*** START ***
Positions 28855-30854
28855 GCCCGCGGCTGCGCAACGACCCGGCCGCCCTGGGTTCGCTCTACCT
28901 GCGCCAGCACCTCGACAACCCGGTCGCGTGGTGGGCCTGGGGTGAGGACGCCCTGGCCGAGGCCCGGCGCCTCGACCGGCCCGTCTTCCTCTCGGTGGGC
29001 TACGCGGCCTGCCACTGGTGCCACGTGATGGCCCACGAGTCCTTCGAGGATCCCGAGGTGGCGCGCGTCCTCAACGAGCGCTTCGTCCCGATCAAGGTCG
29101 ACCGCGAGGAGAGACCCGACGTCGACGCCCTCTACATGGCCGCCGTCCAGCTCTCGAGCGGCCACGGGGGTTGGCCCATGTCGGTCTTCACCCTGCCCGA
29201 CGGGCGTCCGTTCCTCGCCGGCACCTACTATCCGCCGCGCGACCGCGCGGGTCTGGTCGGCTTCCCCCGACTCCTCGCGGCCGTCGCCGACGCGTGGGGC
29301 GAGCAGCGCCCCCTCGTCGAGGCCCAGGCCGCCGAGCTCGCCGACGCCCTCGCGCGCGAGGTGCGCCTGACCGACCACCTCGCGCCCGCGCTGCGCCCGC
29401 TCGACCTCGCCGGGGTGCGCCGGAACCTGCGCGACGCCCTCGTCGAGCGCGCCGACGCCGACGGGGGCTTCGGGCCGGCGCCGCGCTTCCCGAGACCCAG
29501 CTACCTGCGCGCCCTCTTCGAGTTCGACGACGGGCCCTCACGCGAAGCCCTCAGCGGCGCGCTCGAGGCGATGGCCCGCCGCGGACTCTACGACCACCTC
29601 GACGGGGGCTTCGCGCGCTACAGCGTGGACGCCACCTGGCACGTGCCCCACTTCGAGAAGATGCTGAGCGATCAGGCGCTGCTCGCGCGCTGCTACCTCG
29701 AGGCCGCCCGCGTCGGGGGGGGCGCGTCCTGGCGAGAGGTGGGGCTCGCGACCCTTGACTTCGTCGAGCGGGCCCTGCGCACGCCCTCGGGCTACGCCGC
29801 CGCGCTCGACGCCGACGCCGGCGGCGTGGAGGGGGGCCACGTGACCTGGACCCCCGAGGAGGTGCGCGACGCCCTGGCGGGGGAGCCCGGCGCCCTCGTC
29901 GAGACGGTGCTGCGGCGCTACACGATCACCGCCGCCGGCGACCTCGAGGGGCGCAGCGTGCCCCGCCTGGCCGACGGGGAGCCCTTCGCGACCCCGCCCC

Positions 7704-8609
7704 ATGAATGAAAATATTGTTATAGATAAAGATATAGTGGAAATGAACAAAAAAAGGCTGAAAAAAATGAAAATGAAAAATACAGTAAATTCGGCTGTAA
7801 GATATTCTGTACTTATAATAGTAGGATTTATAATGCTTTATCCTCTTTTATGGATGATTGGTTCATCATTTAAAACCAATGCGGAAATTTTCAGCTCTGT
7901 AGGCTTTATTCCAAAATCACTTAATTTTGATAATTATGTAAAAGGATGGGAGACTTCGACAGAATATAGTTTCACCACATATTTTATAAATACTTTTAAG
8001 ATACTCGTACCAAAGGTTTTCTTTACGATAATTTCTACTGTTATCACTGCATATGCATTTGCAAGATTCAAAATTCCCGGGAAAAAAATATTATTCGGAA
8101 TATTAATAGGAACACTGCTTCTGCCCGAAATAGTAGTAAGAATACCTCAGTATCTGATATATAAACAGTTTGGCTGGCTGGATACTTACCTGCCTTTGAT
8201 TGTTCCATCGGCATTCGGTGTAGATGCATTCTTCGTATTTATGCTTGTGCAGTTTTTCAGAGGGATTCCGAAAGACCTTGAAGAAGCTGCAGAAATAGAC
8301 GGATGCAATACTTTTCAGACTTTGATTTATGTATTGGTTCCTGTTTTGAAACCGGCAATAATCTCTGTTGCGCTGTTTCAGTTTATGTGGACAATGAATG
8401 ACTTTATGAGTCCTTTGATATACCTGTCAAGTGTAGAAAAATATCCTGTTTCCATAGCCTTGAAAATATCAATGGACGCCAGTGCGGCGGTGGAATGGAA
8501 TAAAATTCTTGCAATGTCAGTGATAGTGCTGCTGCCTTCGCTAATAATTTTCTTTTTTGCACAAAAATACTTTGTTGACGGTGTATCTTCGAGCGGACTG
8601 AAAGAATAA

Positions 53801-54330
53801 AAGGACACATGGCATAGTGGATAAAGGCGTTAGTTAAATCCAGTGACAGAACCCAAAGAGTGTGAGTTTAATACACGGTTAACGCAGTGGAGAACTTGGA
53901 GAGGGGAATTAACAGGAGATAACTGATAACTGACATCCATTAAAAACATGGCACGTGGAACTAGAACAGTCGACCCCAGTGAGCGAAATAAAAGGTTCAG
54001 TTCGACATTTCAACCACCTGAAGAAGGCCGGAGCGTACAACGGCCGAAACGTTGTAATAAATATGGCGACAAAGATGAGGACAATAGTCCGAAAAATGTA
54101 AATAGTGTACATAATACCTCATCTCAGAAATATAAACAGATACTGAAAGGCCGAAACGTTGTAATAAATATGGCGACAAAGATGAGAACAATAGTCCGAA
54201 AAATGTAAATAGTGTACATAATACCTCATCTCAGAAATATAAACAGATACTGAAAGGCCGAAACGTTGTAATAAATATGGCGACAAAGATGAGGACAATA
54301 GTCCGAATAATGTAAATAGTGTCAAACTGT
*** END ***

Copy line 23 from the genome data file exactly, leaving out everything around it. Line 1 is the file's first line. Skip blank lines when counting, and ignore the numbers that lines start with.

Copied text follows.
8501 TAAAATTCTTGCAATGTCAGTGATAGTGCTGCTGCCTTCGCTAATAATTTTCTTTTTTGCACAAAAATACTTTGTTGACGGTGTATCTTCGAGCGGACTG